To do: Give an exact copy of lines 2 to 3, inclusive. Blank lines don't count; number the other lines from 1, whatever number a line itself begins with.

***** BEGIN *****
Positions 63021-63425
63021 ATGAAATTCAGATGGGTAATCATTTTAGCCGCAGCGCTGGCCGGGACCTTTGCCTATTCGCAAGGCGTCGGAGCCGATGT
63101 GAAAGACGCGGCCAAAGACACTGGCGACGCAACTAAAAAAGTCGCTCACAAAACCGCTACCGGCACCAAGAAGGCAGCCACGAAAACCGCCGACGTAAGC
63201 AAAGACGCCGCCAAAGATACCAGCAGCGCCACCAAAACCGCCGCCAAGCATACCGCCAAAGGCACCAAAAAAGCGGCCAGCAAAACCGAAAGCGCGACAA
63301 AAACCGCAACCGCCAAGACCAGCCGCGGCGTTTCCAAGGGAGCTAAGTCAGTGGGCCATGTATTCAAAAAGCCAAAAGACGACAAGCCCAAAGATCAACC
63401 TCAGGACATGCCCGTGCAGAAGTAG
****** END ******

63021 ATGAAATTCAGATGGGTAATCATTTTAGCCGCAGCGCTGGCCGGGACCTTTGCCTATTCGCAAGGCGTCGGAGCCGATGT
63101 GAAAGACGCGGCCAAAGACACTGGCGACGCAACTAAAAAAGTCGCTCACAAAACCGCTACCGGCACCAAGAAGGCAGCCACGAAAACCGCCGACGTAAGC